The Healing Gardens at Johns Hopkins

At noon today, Johns Hopkins Hospital in Baltimore will dedicate a series of gardens designed by OLIN for their function and their power of healing.

“We had to figure out a visually strong circulation system for patient drop-off and pick-up – a place for emergencies, where people are anxious,” says Susan Weiler, partner at OLIN.  “And It’s all meant to be seen from above, for people who are there long-term.”

The gardens connect the adult and children’s hospitals, and the circulation pattern allowed the landscape architects to keep one-third of the enormous football-field-sized site for courtyard gardens.  The sea of gardens is visible from the hospital lobby, and it’s open to the public as well.

Three western courtyard gardens offer different experiences through varying forms, shapes, fragrances, colors and sounds. The auditory characteristics of plantings in the entrance garden mitigate the sound of local traffic, by utilizing plants such as witch-hazels, which pop flower casings in the fall, or moneyplant and Japanese snowbell, whose dried fruits and loose leaves rattle against each other.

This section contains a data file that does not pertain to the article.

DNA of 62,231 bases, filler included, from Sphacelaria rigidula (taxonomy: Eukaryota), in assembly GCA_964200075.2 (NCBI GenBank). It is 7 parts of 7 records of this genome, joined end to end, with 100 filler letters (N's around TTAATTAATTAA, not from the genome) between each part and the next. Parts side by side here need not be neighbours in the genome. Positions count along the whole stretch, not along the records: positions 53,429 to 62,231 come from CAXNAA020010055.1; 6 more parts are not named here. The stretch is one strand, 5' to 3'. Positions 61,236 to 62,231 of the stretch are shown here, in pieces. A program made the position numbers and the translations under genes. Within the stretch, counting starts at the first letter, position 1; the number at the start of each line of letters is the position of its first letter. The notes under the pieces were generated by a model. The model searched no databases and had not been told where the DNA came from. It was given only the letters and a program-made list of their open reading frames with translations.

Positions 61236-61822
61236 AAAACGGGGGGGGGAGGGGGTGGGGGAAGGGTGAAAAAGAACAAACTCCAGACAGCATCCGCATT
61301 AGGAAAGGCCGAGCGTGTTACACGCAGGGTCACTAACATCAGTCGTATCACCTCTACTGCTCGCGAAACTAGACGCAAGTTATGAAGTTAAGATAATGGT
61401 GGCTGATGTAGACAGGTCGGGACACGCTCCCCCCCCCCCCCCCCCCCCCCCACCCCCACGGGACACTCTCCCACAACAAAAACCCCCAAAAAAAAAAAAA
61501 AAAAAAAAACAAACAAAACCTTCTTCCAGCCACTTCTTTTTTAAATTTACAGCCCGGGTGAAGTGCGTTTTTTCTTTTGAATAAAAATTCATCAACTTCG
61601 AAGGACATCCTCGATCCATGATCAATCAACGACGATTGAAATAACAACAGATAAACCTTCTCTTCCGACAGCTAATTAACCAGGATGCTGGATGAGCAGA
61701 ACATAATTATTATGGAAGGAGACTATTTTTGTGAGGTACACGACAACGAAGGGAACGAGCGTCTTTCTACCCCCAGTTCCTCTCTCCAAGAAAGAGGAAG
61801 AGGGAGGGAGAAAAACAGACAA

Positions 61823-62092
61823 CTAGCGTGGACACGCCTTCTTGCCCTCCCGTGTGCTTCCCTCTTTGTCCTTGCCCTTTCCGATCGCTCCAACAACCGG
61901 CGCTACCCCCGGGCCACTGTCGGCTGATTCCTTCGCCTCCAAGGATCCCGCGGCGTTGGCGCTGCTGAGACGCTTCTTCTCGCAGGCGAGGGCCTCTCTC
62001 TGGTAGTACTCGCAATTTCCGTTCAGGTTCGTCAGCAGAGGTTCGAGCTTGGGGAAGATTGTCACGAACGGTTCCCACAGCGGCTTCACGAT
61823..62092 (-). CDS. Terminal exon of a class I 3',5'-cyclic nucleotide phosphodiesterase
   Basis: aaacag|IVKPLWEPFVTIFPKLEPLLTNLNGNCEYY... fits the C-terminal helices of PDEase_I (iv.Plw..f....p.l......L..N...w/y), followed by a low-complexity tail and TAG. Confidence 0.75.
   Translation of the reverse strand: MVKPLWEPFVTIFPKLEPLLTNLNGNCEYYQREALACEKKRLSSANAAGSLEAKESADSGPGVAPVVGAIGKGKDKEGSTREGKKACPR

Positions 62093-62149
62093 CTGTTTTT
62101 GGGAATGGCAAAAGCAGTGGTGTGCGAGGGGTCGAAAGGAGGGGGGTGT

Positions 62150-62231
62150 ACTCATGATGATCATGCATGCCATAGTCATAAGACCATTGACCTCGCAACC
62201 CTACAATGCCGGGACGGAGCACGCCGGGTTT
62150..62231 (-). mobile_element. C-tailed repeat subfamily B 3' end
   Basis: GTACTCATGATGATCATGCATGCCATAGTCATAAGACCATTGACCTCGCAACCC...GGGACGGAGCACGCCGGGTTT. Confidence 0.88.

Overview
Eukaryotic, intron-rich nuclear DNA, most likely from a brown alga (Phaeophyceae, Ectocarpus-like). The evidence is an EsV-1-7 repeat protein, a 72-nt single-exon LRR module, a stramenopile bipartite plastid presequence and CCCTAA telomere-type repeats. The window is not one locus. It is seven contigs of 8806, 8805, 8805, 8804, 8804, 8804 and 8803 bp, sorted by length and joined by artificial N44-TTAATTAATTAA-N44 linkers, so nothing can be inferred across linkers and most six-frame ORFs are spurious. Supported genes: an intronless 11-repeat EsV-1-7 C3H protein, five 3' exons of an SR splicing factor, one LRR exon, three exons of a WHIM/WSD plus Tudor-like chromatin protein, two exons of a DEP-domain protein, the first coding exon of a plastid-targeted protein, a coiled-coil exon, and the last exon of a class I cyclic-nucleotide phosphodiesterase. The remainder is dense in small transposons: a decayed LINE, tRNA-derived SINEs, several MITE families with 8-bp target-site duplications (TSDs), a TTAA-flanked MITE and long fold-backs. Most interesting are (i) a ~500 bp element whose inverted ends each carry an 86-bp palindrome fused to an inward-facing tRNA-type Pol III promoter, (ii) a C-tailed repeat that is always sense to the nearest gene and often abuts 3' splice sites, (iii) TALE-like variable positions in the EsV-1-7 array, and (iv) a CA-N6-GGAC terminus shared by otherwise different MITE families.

The gardens’ visual strength was inspired by the glass patterns in the new Perkins + Will  clinical building, with its frit patterns by Brooklyn artist Spencer Finch, designed to dissipate light.  “We extracted the modulation in the color patterns into the plants,” Weiler says.  “We used the greens, pinks, purples, yellows, blues and violets wherever we could.”

A paving palette of bluestone, brick, quartzite and granite provides visual continuity to both vehicular and garden spaces.

“There’s a visual calmness, a serenity but a stimulus, from the aerial view,” she says.  “To see the gardens from above gives off an ameliorating effect on people’s well-being – you could call it all a healing garden.”

And who in a hospital wouldn’t want that?

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